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Horace Killam Correspondence

 Collection — Container: MS 3967
Call Number: MS 3967

Scope and Contents

This collection of thirty-five letters documents Horace Killam’s experiences in both battle and as a prisoner of war. In addition, it details the Killam family’s experience of sending a family member to war. Primary correspondents include Killam’s mother Catherine Killam, father Oliver Killam, brothers Charlie and Henry Killam, and aunts, cousins, and friends. Killam’s first letter home was composed on stationery intended for soldiers and printed with the ballad “Brave Boys Are They.”

Horace Killam, a farmer from Boxford, Massachusetts, enlisted for service in the Union Army at the age of 18. He was mustered into service on April 21, 1864 as part of “K” Company in the 59th Massachusetts Infantry. He fought in the Battle of Spotsylvania, where although he suffered only minor wounds, his family was informed of his death. Killam, already very ill, proceeded with his regiment to the North Anna River where they were surrounded by Confederate forces.  He was captured and sent to Libby Prison in Richmond, Virginia where he was finally able to write to his family. Among the subjects he wrote about were theft, poor living conditions, and a lack of food. He was eventually moved to a parole camp in Annapolis, Maryland and on October 4, 1864 Killam died of typhoid and malarial fever. His nurse, Susan Phillips, and a close friend, Henry Bartlett, continued to correspond with Killam’s mother after his death.


  • 1864


Conditions Governing Access

Collection is open for research.

Conditions Governing Use

Items in this collection may be subject to copyright restrictions. The Boston Public Library does not hold copyright on the material in this collection. Researchers are responsible for identifying and contacting the persons or organizations that hold copyright.

When reproducing material from this collection please include the credit line "Courtesy of the Trustees of the Boston Public Library/ Rare Books."

Biographical or Historical Information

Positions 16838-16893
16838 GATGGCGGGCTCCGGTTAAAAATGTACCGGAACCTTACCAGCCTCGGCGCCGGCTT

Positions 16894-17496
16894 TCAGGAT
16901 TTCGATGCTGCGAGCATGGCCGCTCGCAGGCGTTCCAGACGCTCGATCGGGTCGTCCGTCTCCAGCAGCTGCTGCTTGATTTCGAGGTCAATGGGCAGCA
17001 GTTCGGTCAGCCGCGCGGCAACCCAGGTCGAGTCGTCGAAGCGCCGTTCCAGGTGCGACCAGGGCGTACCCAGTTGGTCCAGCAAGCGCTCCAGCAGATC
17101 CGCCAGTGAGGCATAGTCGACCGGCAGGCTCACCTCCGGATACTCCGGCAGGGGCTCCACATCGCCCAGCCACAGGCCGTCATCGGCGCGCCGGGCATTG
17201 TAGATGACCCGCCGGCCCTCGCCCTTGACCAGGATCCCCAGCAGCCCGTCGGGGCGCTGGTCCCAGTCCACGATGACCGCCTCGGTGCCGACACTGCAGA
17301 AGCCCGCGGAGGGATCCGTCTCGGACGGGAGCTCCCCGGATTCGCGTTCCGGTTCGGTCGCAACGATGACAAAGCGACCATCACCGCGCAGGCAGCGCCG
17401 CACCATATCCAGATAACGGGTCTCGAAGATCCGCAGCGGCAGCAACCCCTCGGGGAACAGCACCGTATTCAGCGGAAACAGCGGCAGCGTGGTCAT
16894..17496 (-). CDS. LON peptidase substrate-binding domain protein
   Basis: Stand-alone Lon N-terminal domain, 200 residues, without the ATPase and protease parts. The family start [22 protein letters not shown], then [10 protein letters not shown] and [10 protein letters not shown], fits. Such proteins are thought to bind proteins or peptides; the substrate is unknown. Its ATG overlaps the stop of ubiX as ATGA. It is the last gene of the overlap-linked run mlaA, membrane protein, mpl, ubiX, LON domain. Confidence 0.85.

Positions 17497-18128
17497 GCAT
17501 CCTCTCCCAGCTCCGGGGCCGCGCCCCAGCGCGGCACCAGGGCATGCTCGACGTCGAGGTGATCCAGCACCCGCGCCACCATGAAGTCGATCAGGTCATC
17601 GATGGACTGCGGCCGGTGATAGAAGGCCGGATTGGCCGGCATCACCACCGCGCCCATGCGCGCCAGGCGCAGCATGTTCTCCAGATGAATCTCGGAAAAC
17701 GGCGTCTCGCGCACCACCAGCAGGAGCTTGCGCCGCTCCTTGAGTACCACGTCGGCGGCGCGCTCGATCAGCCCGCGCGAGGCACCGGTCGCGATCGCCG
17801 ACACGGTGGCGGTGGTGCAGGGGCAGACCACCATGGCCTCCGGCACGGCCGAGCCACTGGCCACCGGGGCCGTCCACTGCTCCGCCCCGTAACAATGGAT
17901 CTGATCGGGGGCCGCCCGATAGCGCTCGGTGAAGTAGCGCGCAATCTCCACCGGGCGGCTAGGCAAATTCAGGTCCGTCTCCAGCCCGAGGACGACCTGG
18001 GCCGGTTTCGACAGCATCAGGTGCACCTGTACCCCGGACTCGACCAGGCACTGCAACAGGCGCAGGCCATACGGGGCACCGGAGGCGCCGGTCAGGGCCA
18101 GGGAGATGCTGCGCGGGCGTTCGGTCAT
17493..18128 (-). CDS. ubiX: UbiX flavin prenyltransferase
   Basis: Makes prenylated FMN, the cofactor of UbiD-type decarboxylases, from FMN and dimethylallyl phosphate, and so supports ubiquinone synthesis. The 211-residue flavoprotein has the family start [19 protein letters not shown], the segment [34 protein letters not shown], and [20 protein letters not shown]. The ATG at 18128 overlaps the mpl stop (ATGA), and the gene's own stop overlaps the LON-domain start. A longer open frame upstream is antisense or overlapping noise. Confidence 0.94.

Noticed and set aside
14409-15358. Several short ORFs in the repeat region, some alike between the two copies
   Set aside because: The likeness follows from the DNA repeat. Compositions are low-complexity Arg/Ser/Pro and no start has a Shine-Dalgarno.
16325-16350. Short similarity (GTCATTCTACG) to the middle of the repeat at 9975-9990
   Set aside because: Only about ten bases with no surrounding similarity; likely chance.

1846 - Horace Killam born in Boxford, Massachusetts.

1864 - Enlists as a Private in the Union Army. Joins “K” Company, 59th Massachusetts Infantry. Receives wounds at the Battle of Spotsylvania and presumed dead by his family. Fights in the Battle of North Anna and is captured. Transferred from Libby Prison in Richmond, Virginia to a parole camp in Annapolis, Maryland to await exchange. Dies at noon in the parole camp hospital of typhoid and malarial fever.

Note written by Laura Hoff


35.00 Items

Language of Materials



This collection contains thirty-five letters written between April 29, 1864 – December 24, 1864 that record the experiences of Horace Killam, an 18-year-old Union soldier from Boxford, Massachusetts. Killam joined the 59th Massachusetts Infantry in April 1864, participated in Battle of Spotsylvania, was a prisoner war, and died in a parole camp in Annapolis, Maryland.

Arrangement Note

Arranged chronologically.

Method of Acquisition

Purchased from Early American History Auctions, Inc. in 2007.

Related Materials

Samuel Bowdlear and Austin Wellington Correspondence, 1862-1865, MS 3929

20th Regiment Collection

Babcock, William C., MS 3269.

Banks, N.P., General, MS 1873.

Hunt, Samuel Everett. Letters, MS 3311

Correspondence regarding Southern citizens and African American troops, MS 1476

Barrows, William A., MS 3286

Dean, Joseph F., MS 551

Aubrey, Peter, MS Am. 474

Barrows, William, MS 3286

Cross, T. C. MS Am. 2348

Civil War letters, MS 3352

Spinney, Geroge A., MS Am 1754

Wilson, Alvah J., MS 3050

Everson, Erastus W., MS 2816

Ropes, Henry, "20th Reg." Cab. 7.2. qto

Processing Information

Finding aid written by Laura Hoff, October 2009.
Horace Killam Correspondence
Description rules
Describing Archives: A Content Standard
Language of description
Script of description

About this library

Part of the Boston Public Library Archives & Special Collections Repository

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